In the embodiment where shared secret key 510 has not been received by module 101 in a server encrypted data 504, shared secret key 510 could be obtained and loaded by a distributor, installer, or end user into a nonvolatile memory such as, but not limited to, flash memory 101 w in the form of a pre-shared secret key 129 a, where pre-shared secret key 129 a was obtained using a module identity 110 and pre-shared secret key code 134 as depicted and described in connection with FIG. 1e of U.S. patent application Ser. No. 14/055,606, filed Oct. 16, 2013 in the name of John Nix. Module 101 could also utilize a first pre-shared secret key 129 a, including a first pre-shared secret key 129 a entered by potentially a distributor, installer, or end-user described in FIG. 1c herein, to derive shared secret key 510. Other possibilities exist as well for shared secret key 510, and shared secret key 510 can be useful for the proper identification and/or authentication of module 101 upon module 101's generation of a private key 112 and public key 111, as described below including step 517. If module 101 is a mobile phone, as contemplated herein, shared secret key 510 could be loaded by a distributor or company selling or servicing the mobile phone, or shared secret key 510 could be obtained by the end user or subscriber accessing a web page associated with a mobile operator for a wireless network 102 associated with the mobile phone and/or SIM card.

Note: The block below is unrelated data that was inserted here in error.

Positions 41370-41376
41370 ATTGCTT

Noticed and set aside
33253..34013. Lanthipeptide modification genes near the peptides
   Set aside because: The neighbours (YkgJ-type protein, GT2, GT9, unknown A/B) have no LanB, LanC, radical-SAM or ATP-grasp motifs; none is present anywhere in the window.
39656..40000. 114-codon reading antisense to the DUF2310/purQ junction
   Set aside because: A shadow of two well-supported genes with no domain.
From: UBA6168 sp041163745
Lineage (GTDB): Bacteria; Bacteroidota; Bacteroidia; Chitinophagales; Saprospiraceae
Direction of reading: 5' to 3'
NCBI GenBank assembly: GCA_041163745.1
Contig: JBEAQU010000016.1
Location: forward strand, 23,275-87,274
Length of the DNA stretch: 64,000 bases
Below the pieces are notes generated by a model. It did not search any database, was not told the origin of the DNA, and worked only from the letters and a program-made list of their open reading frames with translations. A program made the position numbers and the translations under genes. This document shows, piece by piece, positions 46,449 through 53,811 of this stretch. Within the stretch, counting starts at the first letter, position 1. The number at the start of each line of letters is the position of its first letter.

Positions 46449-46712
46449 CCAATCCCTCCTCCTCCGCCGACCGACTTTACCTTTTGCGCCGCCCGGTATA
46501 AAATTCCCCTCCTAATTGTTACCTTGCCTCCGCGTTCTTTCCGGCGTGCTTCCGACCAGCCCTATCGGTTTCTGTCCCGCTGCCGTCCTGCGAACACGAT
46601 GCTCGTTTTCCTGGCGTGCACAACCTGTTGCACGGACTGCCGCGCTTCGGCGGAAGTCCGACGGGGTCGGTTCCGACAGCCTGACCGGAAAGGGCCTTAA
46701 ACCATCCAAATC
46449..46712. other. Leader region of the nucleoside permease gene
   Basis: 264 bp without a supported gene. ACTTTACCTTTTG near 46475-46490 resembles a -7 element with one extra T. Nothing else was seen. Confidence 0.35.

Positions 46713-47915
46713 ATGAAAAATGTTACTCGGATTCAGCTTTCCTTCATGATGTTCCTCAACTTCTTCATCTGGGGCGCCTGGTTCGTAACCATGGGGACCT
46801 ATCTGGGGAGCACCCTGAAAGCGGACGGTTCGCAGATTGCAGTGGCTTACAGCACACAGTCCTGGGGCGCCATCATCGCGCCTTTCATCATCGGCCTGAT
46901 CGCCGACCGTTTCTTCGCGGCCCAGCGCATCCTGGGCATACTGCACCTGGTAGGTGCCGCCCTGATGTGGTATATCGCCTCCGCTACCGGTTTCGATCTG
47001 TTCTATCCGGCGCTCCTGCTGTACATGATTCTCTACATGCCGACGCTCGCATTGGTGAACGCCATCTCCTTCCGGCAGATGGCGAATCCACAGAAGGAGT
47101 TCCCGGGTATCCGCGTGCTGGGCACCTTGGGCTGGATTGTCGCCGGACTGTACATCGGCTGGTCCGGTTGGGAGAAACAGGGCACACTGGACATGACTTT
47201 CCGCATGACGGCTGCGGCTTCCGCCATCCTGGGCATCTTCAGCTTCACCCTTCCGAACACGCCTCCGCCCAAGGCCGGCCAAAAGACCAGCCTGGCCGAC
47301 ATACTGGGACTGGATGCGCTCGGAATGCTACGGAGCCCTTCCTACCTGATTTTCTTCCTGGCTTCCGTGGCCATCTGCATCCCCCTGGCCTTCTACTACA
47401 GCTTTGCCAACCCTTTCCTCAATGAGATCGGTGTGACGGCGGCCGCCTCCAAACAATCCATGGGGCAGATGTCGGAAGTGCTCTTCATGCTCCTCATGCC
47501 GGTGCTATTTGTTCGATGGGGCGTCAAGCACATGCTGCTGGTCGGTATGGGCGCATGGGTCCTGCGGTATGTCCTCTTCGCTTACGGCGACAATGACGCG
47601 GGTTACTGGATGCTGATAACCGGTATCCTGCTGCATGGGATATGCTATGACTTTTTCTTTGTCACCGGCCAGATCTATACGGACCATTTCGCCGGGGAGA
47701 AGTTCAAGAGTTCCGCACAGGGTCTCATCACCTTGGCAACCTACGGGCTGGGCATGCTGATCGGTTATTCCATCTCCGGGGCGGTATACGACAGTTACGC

Also note that as contemplated herein, an initial module private key 112 b and initial module public key 111 b could be recorded into nonvolatile memory at step 513. For example, a manufacturer, distributor, installer, technician, or end-user could load the initial module private key and initial module public key 111 b, where the initial module public key 111 b would be utilized to authenticate at step 517 a subsequent set of public/private keys derived by module 101 at step 515. In this case, the initial module public key 111 b and/or initial module private key 112 b described in the previous two sentences could comprise the shared secret key 510. In another embodiment, the initial module public key 111 b and initial module private key 112 could be recorded in a SIM or UICC, and the SIM or UICC could be either virtual or physical such as, but not limited to, a SIM card, including a Universal Integrated Circuit Card (UICC) or an embedded UICC (eUICC) 163. A set of servers 1010 could also record the initial module public key 111 b recorded in the SIM (including an eUICC 163), and the set of servers 1010 could authenticate a message or a subsequent module public key 111 derived by module 101 (such as in a step 515 below) using the initial module public key 111 b.